Ditching jQuery with `querySelectorAll`

Originally published in the A Drip of JavaScript newsletter.

For many developers, jQuery serves as their first introduction to JavaScript. And jQuery does a great job of easing the learning curve by hiding away browser inconsistencies and using an intuitive chaining syntax. But probably the most distinctive feature of jQuery is its use of CSS selectors to choose which elements to manipulate.

For example, consider an HTML page that looks like this:

<!doctype html>
        <title>Programming Languages</title>
        <h1>Programming Languages</h1>


        <script src="example.js"></script>

If you want to use jQuery to add a class to the first and last li, that's as simple as:

$("li:first-child, li:last-child").addClass("list-end");

What many people don't realize is that modern web browsers actually support a native DOM method that can use CSS selectors in exactly the same way. Let's see how that works.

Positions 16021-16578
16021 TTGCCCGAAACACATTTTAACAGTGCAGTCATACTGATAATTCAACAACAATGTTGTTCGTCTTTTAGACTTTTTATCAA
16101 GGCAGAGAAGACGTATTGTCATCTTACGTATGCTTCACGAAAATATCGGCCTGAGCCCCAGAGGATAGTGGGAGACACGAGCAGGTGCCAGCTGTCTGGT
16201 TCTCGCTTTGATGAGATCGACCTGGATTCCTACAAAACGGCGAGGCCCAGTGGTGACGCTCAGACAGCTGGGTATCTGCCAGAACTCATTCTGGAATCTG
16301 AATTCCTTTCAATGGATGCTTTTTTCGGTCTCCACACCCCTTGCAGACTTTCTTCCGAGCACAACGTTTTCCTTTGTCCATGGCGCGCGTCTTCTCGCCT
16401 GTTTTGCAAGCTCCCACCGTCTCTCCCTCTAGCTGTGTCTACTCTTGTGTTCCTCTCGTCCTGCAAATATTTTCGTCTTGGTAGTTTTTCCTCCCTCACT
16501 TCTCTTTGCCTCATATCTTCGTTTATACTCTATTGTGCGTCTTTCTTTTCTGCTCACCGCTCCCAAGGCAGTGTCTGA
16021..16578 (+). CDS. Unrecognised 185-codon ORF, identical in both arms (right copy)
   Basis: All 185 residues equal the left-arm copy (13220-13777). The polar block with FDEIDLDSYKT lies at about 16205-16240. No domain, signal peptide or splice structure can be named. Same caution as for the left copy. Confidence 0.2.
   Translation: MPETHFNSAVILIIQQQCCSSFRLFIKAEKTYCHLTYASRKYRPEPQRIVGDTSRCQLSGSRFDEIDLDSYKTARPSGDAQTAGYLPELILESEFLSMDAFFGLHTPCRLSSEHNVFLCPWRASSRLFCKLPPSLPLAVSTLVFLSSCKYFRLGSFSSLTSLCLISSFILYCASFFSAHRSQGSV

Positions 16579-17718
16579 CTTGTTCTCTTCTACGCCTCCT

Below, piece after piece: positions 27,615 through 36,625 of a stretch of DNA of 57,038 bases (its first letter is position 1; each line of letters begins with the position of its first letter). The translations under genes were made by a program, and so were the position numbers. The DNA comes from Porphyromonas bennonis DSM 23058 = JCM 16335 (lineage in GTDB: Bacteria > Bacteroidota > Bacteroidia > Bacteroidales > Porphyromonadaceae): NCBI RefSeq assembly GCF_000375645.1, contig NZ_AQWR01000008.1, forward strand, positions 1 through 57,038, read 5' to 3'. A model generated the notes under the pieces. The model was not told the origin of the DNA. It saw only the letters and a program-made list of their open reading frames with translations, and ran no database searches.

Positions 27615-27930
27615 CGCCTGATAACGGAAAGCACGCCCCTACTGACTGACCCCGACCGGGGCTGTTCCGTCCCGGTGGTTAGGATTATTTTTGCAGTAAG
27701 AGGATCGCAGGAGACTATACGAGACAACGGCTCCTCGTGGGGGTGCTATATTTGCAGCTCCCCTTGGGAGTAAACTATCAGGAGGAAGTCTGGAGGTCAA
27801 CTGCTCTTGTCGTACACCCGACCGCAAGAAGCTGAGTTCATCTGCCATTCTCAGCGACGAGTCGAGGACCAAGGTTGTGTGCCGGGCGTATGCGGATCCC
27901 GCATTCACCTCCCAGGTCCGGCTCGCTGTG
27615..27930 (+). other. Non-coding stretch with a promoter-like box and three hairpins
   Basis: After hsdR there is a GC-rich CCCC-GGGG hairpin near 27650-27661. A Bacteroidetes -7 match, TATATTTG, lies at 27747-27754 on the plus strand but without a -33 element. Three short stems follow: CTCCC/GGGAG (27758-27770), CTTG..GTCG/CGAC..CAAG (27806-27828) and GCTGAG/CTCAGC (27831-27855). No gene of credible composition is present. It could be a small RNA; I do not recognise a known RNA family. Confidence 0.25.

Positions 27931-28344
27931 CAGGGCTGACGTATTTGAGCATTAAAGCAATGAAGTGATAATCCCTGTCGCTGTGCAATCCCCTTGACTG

var selector = "li:first-child, li:last-child";
var listEnds = document.querySelectorAll(selector);

var listEndsArr = [].slice.call(listEnds);

listEndsArr.forEach(function (el) {
    el.className += "list-end";

As you can see, querySelectorAll will return a list of matching elements. However, the list that it returns is a NodeList, one of those "array-like" objects that isn't really an array. That means that we can't directly use some array methods like forEach.

To get around that problem, we use slice.call to create a real array of the matching elements. And once we have a real array we use forEach to add the class to each matching element.

There are some issues to keep in mind when using querySelectorAll. First, the CSS selectors you can use will be limited by the selectors that the browser supports. Second, while it enjoys good support among modern browsers, querySelectorAll is not available in IE7 and below.

Of course, querySelectorAll isn't a full replacement for jQuery, but it does get you one step closer to jQuery independence.

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